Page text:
It’s interesting how this ties into what I hesitate to call postmodernism. As I understand it (correct me if I’m wrong), postmodernism involves a work of art being aware of its medium or even aware that it is fictional. So the practice of what TV Tropes calls subverting a trope–setting up an expectation based on the accepted conventions of the medium and then denying it–would fall under this.
When Buffy sees the freaky sentient vetriloquist’s dummy, she and us both expect it to be the bad guy who’s killing all the students, because there’s an accepted convention going at least as far back as Dead of Night saying that dummies, especially when they can walk and talk, are scary, evil things.
This is a good way of looking at the magic of Penn and Teller. The first time I ever saw them on TV, they were doing the cups and balls trick with clear glasses so you could see how it worked. The variations they put on the trick, and the speed with which they did it (making it almost impossible to follow) was the entertaining part, not the trick itself.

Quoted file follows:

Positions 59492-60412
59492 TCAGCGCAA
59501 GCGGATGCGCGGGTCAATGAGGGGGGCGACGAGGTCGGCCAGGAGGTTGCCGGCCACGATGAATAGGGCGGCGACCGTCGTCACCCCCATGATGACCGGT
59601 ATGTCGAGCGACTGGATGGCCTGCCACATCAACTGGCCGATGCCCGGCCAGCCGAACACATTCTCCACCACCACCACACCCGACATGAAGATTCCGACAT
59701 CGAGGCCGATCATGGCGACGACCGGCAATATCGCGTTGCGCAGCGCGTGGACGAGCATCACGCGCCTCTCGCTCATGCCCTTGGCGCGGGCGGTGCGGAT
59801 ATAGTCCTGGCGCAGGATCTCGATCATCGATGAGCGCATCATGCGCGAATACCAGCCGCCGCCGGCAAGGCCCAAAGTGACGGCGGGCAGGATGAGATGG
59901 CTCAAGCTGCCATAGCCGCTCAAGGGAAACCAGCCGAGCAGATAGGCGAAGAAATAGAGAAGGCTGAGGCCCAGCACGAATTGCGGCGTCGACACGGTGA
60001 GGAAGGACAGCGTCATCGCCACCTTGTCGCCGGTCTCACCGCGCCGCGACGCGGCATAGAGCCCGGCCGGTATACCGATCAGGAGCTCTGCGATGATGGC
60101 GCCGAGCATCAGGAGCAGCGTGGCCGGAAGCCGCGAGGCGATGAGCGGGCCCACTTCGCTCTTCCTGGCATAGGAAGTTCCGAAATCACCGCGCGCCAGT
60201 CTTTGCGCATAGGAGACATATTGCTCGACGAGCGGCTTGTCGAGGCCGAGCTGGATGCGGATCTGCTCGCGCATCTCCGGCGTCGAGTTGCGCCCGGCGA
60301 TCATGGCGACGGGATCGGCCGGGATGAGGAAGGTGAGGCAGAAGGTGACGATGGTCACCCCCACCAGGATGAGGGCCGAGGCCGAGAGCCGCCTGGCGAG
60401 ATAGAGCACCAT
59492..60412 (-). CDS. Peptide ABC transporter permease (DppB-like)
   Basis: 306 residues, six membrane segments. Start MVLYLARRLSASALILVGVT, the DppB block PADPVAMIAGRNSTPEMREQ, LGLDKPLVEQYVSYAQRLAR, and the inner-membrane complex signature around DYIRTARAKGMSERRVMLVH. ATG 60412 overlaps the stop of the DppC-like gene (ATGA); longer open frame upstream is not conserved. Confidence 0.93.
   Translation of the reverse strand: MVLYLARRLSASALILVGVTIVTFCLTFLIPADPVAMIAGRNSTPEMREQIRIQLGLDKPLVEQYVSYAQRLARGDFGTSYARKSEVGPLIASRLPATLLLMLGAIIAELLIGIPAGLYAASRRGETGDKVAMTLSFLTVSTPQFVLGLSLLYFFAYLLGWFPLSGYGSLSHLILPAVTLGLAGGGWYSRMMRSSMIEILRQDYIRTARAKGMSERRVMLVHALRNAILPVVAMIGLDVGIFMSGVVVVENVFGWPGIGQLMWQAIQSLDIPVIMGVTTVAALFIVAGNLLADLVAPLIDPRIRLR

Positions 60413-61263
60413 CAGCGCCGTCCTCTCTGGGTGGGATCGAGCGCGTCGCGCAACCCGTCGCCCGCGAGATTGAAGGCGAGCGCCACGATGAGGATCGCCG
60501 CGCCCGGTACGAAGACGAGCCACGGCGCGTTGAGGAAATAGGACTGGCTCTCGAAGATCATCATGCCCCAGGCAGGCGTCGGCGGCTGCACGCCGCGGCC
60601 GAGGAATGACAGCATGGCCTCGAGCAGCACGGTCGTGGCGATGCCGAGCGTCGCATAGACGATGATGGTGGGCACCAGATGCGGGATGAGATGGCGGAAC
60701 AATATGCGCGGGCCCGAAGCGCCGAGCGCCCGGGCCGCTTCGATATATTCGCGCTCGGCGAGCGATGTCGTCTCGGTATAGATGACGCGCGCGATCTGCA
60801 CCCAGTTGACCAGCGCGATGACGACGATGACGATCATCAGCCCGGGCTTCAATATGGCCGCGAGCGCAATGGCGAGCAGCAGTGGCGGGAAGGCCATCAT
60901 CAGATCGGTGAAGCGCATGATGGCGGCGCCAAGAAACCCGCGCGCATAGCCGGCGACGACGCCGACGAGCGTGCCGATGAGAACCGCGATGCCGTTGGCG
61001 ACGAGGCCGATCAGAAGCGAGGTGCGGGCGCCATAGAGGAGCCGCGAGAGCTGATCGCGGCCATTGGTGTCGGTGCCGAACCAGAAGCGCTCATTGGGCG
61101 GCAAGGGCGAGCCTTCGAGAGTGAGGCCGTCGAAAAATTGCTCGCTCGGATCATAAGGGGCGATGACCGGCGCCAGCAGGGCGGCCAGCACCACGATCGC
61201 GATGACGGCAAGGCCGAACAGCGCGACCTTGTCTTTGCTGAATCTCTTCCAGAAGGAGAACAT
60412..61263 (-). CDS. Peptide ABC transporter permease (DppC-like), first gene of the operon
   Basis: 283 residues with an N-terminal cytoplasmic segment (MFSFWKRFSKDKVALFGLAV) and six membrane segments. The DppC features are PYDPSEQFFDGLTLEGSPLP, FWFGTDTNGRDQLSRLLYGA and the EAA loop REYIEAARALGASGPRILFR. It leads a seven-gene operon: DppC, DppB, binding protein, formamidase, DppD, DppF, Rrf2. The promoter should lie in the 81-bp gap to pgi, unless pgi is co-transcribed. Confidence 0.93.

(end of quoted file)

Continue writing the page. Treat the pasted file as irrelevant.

The same thinking that led to that trick led to the version of cups and balls described in the clip above. Teller saw a magician doing the trick and thought it was just some dumb amateur trying to impress him. He clearly saw the magician steal the balls from the outer cups and put them underneath the middle one, though probably no one else did. When Teller played along and said that there is one ball under each cup, he was surprised to find that he was right. The magician was using Teller’s knowledge of closeup magic to set up expectations and deny them.
I think we as a culture are more aware of the rules of fiction than ever before. The result is that playing every trope completely straight results in something watchable, but unforgivably hokey. Like always resolving a V chord inward to the tonic, for those of you who know music theory. Since we know the secrets behind all the tricks, it’s the job of the modern artist to take our knowledge of those secrets and use it to jerk us around.